Dr. Mendy Minjarez
Researcher and clinical psychologist at Seattle Children’s Autism Center, Dr. Mendy Minjarez, along with researchers at Lucile Packard Children’s Hospital Stanford, show in a recent study that parents, in a group setting, can learn Pivotal Response Training (PRT) to effectively increase motivation and language skills for their child with autism. Typically, PRT has been taught to parents in individual therapy sessions, but this research demonstrates that it can be just as effective when taught in a group setting.
In a previous blog, Minjarez describes PRT as a naturalistic behavioral intervention. She explains, “PRT utilizes the principles of ABA (Applied Behavioral Analysis), such as reinforcement, but also incorporates developmental principles, such as following the child’s lead in intervention. Rather than applying ABA principles in a highly structured way, as in discrete trial training, in PRT parents are taught to embed ABA teaching principles into interactions with their child to enhance learning.”
To read more about the study and PRT, please see Seattle Children’s blog On the Pulse.
Yes, you read the title of this blog correctly. My colleague Katrina forwarded me an article with this headline: Broccoli Extract May Reduce Autism Symptoms. Being the discerning parent/provider that I am, I thought it was just another wacky autism-treatment idea so I didn’t run out to buy a boatload of broccoli, but I did go to one of my most trusted sources for all things autism to get his read on things. Here’s what the good doctor Raphe Bernier had to say.
Lynn: Tell us Dr. Bernier, what is your first impression of this study?
Dr. Bernier: Well, many of the intervention studies in autism have methodological flaws that make drawing conclusions difficult. This makes sense, conducting studies is costly and difficult. I’m not excusing, just explaining. However, this study addresses many of those methodological flaws: there is random assignment to a treatment or control group, there is a placebo condition, there are outcome ratings that are judged by raters who are naïve to Read full post »
An interview with Raphe Bernier, PhD…
We haven’t heard much lately on The Autism Blog from our beloved clinical director, Dr. Raphael Bernier. I caught up with him today (if you know Dr. Bernier, you know that requires a good pair of running shoes and a good sprint) to find out what’s new in the world of autism research. Here’s what he had to tell us:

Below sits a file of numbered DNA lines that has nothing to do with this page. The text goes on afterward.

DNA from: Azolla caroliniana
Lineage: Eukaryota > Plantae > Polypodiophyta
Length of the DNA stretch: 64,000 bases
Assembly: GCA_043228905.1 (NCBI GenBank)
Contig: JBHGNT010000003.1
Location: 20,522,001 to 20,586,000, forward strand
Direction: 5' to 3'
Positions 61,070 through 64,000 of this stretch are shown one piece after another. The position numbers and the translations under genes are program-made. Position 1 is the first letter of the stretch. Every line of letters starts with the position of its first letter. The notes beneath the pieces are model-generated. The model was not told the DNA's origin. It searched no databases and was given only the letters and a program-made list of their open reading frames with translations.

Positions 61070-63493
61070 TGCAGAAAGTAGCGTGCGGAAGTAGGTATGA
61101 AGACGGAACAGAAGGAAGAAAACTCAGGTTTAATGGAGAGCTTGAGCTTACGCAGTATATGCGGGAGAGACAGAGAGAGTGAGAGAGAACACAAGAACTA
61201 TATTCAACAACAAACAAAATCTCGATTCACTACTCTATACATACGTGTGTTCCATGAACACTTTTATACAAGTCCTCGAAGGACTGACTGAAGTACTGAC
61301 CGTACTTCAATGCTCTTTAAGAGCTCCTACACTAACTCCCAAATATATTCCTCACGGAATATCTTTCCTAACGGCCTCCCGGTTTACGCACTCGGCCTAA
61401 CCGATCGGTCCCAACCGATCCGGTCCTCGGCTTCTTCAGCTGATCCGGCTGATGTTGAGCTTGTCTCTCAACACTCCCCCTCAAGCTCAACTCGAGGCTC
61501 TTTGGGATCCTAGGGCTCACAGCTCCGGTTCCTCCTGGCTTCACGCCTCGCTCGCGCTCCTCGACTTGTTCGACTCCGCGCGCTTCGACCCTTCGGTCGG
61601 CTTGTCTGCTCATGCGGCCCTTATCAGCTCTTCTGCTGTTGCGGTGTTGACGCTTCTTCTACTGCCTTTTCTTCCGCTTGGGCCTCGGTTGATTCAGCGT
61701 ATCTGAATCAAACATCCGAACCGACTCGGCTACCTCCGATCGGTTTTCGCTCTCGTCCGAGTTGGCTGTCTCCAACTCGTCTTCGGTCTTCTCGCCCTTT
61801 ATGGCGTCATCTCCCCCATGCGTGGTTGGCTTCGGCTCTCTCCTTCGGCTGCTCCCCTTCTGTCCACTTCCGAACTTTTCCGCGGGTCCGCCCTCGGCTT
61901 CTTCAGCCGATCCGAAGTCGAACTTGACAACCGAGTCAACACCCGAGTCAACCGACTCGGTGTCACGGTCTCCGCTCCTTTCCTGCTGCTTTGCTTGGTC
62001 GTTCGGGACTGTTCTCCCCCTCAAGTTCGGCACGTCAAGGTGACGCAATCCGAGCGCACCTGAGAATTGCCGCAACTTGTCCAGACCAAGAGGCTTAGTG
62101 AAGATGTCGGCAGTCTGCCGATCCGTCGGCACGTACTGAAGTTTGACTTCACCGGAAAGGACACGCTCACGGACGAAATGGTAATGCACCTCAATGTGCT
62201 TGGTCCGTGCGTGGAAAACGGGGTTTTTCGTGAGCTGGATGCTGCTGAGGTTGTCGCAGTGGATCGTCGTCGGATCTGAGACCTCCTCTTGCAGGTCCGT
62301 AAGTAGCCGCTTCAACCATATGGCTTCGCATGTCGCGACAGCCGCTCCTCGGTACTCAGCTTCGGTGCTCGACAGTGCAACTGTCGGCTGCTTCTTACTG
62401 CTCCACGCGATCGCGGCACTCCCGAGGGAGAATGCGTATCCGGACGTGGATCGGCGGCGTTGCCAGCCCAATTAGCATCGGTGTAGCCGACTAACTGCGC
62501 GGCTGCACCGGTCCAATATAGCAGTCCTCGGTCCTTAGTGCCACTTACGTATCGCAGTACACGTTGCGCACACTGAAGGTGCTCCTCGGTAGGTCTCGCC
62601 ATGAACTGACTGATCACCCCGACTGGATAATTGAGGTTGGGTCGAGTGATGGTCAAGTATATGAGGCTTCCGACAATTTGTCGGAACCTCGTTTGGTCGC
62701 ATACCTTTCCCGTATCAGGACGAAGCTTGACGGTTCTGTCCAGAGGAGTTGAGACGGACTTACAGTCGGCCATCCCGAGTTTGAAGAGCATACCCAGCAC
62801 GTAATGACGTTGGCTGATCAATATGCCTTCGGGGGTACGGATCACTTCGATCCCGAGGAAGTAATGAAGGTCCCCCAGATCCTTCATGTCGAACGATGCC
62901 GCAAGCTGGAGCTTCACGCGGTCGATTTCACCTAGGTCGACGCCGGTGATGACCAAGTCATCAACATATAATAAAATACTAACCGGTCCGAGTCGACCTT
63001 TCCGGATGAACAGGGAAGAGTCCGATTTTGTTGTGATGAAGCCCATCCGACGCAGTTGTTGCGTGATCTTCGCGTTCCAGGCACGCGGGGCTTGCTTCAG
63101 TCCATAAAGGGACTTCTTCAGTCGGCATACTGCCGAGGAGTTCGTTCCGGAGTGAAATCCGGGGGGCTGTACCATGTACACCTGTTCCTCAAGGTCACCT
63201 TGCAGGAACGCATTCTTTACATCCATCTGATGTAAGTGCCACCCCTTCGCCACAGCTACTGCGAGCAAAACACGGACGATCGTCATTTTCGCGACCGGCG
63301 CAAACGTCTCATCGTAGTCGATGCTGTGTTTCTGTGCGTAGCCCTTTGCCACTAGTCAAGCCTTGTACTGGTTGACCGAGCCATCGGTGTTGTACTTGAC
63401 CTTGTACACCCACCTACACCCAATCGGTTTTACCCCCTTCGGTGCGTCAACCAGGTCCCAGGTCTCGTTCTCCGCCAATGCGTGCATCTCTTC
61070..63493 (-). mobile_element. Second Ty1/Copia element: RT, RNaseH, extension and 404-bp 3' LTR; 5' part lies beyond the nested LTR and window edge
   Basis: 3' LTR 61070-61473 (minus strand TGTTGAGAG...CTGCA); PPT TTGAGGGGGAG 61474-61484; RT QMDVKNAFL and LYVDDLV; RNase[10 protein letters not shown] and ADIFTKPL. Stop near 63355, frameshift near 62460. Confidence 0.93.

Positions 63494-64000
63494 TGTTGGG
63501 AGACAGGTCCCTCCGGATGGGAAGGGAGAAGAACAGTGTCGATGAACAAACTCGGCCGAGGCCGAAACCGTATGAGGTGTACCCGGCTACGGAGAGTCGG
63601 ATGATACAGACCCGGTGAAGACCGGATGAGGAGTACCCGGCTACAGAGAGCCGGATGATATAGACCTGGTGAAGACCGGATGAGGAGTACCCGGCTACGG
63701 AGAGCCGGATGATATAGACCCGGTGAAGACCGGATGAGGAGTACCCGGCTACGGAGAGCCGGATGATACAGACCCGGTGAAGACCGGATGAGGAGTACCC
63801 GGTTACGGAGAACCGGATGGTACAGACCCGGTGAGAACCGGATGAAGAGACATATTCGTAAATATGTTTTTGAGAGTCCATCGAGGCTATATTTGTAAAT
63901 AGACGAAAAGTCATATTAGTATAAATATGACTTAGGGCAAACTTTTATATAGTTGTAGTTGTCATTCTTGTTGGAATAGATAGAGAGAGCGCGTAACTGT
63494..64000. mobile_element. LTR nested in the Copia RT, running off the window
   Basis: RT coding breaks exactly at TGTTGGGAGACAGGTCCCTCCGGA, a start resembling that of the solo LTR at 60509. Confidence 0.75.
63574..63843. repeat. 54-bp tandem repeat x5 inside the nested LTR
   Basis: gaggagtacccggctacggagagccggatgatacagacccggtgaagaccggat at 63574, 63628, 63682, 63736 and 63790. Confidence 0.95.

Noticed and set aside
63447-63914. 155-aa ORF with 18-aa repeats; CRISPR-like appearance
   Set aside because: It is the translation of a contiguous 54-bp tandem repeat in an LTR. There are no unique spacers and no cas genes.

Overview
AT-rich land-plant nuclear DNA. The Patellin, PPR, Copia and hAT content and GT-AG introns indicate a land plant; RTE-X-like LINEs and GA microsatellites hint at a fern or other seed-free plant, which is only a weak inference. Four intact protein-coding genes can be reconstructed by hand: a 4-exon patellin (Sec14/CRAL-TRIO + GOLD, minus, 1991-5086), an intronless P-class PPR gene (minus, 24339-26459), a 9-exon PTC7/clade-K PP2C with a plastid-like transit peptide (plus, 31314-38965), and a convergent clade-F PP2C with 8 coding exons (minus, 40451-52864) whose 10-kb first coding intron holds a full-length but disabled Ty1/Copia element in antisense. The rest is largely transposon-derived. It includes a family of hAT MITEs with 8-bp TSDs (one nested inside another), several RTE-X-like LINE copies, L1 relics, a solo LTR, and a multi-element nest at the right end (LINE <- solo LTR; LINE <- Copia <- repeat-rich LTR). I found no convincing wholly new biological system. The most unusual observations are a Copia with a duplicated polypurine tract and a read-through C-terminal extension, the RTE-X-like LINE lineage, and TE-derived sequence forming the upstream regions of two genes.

Lynn: Parents wake up every day hoping there is promising news about autism research. Is there anything new to report today?
Dr. Bernier: Yes, there is! As I was preparing my BBQ fixings for the big day tomorrow, I was reflecting on one of our studies that published today.
Our study reported that a new subtype of autism has been identified using a genetics first approach. Read full post »
We’re excited to post the following blog on a topic we don’t hear much about – girls and autism. Because they are in the minority when it comes to autism diagnosis, girls have not received attention as a unique subset of people with autism. That seems to be changing! Here’s what two of our colleagues at the University of Washington Autism Center, Sara Webb, PhD, and Katy Ankenman, MSW, shared with us about their study on girls and autism.
It is common knowledge that autism spectrum disorder (ASD) is diagnosed more often in boys than girls. Current prevalence rates tell us that boys are at higher risk of ASD as the ratio of boys to girls with ASD is about 4.5:1. The Read full post »
What if you were granted one wish to change one thing for your child with autism?
However, the wish could not be taking away autism?
What would you wish for?
Better sleep? Better skills in communication? Better mood or behavior regulation?
For us, it would be resolving the GI issues that are a daily source of discomfort and an ongoing hindrance to progress in so many areas of her life. Be warned: this blog may sound like the television commercial that begins with that perky lady, asking “anyone here have constipation, diarrhea, gas?” Read full post »